New method offers 80 percent accuracy, researchers say
by Worriedsick on Thu Nov 29, 2007 12:00 AM
Hi everyone - I hope you all are doing okay and I hope your Thanksgiving was good. My family got through okay without my Dad. It was tough, but we realize we have many things to be thankful for and also we were thankful to have had my Dad happy and healthy for as many Thanksgivings as we did. Anyway, question. My brother had an endoscopy and has been diagnosed with Barretts. He also had a hiatal hernia fixed. He told me they took out esophagus polyps and did about 30 biopsies. We are waiting for the pathology report. They are sending some to Hopkins and some to Mayo. Anyway, has anyone ever had polyps in the esophagus?? Thanks
by Aoife on Sat Dec 01, 2007 12:00 AM
How did it go with your brother? I had a polyp in my oesophagus which was unfortunatly cancerous but I am still here 14 months later. Most polyps are begnine, you just need to keep an eye on them. The most scary bit is waiting for the results, afterwards it is not that bad.
by fighterpw on Sun Dec 02, 2007 12:00 AM
I just had an endoscope that found a polyp in the mid esophageal region. I am still waiting for biopsy results to come in. I am a very active 35 year old male, and can find very few positive words about these polyps on the internet. The nurse said in while I was in recovery that it didn't look bad, but I am pretty nervous waiting. It is not very large and looked like it was normal tissue.
My research (thats all I have done for the last three days) says less than 10% are benign. Apparently, are squamous and ademocarcinoma. However, different sites say different things. For instance, it says benign tumors are rare in the general population. In 20,000 autopsy's 90 polyps were found or .5%. That to me equates to roughly 450 cases per 100,000. Most sites say esophageal cancer is rare affecting about 14,000 people in the US per year or less than 8 per 100,000. So with those figures in mind, how can cancer be the predominant finding. What am I missing here?
My research (thats all I have done for the last three days) says less than 10% are benign. Apparently, most polyps are squamous and ademocarcinoma. However, different sites say different things.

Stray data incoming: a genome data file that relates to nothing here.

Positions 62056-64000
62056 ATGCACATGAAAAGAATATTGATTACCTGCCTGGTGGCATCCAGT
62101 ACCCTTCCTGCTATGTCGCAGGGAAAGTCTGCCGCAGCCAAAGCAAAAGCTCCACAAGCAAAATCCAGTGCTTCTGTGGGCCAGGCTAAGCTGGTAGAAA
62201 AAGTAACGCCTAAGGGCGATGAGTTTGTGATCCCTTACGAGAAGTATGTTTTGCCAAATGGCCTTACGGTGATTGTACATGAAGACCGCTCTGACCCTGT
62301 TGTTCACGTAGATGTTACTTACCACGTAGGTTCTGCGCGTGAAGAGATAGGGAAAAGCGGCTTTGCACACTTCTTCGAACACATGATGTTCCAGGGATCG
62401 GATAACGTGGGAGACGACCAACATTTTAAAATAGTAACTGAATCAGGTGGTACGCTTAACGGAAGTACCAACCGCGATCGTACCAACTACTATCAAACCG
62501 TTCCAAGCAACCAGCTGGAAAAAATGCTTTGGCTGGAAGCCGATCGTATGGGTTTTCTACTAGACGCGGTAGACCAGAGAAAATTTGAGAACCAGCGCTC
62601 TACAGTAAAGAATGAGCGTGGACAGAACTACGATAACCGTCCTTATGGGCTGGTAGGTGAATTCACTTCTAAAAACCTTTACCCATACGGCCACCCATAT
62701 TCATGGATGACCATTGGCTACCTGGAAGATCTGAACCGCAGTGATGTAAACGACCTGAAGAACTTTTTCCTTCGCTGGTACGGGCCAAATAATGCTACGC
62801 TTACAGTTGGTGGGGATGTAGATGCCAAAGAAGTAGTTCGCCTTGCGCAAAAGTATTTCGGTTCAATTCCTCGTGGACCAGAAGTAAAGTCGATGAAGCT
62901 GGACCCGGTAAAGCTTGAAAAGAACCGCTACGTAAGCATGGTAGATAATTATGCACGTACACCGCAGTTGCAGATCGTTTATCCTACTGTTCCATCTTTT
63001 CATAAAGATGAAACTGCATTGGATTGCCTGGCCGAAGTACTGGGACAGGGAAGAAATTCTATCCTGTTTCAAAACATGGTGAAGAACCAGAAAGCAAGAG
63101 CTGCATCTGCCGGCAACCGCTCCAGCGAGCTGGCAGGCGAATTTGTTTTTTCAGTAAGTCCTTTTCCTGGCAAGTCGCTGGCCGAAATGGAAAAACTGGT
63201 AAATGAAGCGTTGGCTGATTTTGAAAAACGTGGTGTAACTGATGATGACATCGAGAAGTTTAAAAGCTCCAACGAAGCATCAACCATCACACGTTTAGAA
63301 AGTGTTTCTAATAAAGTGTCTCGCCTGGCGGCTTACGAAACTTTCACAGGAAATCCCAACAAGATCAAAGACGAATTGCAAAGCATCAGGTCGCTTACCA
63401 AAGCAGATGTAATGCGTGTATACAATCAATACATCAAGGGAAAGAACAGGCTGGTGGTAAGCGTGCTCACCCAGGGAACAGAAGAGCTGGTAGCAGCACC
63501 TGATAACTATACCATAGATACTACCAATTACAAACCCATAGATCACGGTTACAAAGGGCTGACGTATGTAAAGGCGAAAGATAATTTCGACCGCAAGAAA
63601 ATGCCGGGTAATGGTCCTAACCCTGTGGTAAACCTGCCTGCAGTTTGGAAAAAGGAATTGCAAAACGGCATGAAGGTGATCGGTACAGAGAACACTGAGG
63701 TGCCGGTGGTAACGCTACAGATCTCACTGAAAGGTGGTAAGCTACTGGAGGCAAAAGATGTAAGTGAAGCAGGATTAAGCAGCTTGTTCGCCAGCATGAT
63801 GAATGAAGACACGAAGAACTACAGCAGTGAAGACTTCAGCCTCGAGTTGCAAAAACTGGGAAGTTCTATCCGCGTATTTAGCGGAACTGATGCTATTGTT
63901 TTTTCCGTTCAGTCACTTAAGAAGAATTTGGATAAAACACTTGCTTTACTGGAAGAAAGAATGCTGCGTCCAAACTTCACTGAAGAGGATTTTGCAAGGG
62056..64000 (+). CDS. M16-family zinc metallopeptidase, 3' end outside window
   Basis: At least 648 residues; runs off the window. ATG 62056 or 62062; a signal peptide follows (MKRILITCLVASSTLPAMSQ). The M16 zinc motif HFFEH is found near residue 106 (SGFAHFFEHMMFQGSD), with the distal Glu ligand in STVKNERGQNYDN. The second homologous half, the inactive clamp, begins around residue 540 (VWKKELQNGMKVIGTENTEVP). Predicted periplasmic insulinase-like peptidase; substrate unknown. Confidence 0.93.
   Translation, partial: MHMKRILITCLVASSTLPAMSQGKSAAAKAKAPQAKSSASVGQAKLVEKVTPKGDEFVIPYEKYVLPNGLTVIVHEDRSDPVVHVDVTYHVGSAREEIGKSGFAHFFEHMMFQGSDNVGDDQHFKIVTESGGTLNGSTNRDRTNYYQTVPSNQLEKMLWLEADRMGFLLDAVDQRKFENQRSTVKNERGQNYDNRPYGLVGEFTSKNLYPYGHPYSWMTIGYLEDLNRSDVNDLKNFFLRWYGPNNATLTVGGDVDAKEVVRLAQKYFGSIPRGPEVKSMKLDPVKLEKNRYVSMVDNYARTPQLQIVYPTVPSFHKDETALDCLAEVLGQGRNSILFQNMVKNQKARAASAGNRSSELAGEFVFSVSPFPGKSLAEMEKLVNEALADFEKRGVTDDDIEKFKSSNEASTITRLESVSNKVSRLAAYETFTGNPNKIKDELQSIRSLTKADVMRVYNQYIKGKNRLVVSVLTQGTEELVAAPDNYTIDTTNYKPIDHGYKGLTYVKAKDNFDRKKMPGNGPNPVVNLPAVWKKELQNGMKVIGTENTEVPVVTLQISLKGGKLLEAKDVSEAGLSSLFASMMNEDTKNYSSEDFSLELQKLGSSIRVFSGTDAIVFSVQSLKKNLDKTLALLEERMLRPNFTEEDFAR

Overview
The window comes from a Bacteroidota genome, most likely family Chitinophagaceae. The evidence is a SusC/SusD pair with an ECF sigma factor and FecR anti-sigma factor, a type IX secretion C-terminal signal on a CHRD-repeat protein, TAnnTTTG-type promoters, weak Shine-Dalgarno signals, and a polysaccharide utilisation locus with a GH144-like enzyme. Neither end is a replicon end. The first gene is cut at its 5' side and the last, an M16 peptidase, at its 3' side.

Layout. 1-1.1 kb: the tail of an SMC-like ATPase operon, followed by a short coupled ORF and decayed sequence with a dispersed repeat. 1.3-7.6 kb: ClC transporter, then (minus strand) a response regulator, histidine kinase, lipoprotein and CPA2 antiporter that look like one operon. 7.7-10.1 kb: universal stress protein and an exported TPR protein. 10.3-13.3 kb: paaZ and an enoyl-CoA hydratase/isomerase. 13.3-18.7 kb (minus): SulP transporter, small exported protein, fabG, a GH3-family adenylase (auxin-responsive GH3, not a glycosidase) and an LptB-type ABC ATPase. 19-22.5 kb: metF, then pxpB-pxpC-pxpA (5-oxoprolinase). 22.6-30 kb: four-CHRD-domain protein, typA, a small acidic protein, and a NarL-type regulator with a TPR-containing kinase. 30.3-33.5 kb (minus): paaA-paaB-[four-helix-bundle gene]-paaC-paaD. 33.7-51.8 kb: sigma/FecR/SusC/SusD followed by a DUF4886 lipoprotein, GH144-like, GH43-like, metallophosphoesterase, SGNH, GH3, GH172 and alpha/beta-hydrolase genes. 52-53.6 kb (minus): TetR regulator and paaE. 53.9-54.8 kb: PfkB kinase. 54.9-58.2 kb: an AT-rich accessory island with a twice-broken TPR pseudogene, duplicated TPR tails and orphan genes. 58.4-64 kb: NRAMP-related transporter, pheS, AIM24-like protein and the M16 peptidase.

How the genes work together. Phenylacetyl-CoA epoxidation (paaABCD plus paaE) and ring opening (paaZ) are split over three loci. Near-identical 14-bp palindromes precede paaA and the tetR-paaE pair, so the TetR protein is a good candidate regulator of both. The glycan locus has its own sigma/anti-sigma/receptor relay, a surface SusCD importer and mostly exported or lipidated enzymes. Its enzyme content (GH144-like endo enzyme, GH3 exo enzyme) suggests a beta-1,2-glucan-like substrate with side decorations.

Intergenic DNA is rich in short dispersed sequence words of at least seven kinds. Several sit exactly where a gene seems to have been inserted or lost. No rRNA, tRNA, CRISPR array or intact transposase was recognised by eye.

For instance, it says benign tumors are rare in the general population. In 20,000 autopsy's 90 polyps were found or .5%. That to me equates to roughly 450 cases per 100,000. Most sites say esophageal cancer is rare affecting about 14,000 people in the US per year or less than 8 per 100,000. So with those figures in mind, how can cancer be the predominant finding. What am I missing here?
by Aoife on Sun Dec 02, 2007 12:00 AM
I am sorry you are going through this ordeal. I am glad you are doing well.You stated earlier that most polyps are benign. Where did you get that information? Did you have anything else going on prior to diagnosis? What did your polyp look like? Where was it located? What type of cancer did you have? I am truly scared waiting for these results. I appreciate any information you may have.
Thanks for words of encouragement and congratulations on getting married! I am hoping for the best, there is just so little information out there on esophageal polyps. I don't know what the exact size of mine is, 5mm or less I would guess. I have only had sporadic but increasingly frequent heartburn. I do not have Barret's but do have Class B esophagitis with a hiatal hernia at 3cm. I am pretty confused about it all right now, and hoping for good news tomorrow. The poylp has well defined borders, smooth, symetric, and same color as surrounding tissue. I take it this is positve and I will update accordingly when I have results.
by Worriedsick on Mon Dec 03, 2007 12:00 AM
Aoife - thanks for your response. After talking to my brother a second time, I am not even certain he had a polyp in the esophagus, but rather, the cells due to the Barretts esophagus looked to the endoscopist to be irritated enough to warrant going back and taking 30 biopsies of the area. I don't know, it is a bit confusing. At any rate, we are waiting for results from the pathologists. The doc sent some to Hopkins and some to Mayo. It seems a bit strange to me. I don't know why he didn't do the biopsies the first time in. Oh and the hernia he had fixed was NOT his hiatel hernia - from all I've read the hiatel hernia plays a big role in perpetuating GERD and Barrett's and reflux, so, I am hoping my brother gets that taken care of too. Aoife, I hope you are doing well and please keep us posted on your progress. God speed - karen
fighterpw - from everything I found on the internet from reputable sites, Mayo, etc. it seems that cancerous polyps in the esophagus are in fact very unusual. Everything I founds indicates they are almost always benign. So, I pray that is the case for you. Please keep us posted on your progress. God speed - karen
by Worriedsick on Wed Dec 05, 2007 12:00 AM
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